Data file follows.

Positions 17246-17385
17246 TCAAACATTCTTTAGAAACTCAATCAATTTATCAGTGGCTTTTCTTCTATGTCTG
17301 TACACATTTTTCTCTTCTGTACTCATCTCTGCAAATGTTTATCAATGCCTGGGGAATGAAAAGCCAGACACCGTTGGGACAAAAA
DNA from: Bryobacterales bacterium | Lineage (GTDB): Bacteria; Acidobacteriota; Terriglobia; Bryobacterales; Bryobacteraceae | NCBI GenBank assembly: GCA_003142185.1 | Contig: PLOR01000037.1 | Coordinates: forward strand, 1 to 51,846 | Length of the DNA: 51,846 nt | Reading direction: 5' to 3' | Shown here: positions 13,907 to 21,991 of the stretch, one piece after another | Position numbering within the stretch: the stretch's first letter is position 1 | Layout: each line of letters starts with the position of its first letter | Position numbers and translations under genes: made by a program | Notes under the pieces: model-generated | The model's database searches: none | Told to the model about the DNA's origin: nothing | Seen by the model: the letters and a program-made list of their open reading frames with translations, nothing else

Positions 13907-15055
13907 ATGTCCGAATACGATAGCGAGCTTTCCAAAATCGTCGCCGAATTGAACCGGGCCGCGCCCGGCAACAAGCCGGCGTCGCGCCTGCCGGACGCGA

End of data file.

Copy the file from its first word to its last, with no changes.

Positions 17246-17385
17246 TCAAACATTCTTTAGAAACTCAATCAATTTATCAGTGGCTTTTCTTCTATGTCTG
17301 TACACATTTTTCTCTTCTGTACTCATCTCTGCAAATGTTTATCAATGCCTGGGGAATGAAAAGCCAGACACCGTTGGGACAAAAA
DNA from: Bryobacterales bacterium | Lineage (GTDB): Bacteria; Acidobacteriota; Terriglobia; Bryobacterales; Bryobacteraceae | NCBI GenBank assembly: GCA_003142185.1 | Contig: PLOR01000037.1 | Coordinates: forward strand, 1 to 51,846 | Length of the DNA: 51,846 nt | Reading direction: 5' to 3' | Shown here: positions 13,907 to 21,991 of the stretch, one piece after another | Position numbering within the stretch: the stretch's first letter is position 1 | Layout: each line of letters starts with the position of its first letter | Position numbers and translations under genes: made by a program | Notes under the pieces: model-generated | The model's database searches: none | Told to the model about the DNA's origin: nothing | Seen by the model: the letters and a program-made list of their open reading frames with translations, nothing else

Positions 13907-15055
13907 ATGTCCGAATACGATAGCGAGCTTTCCAAAATCGTCGCCGAATTGAACCGGGCCGCGCCCGGCAACAAGCCGGCGTCGCGCCTGCCGGACGCGA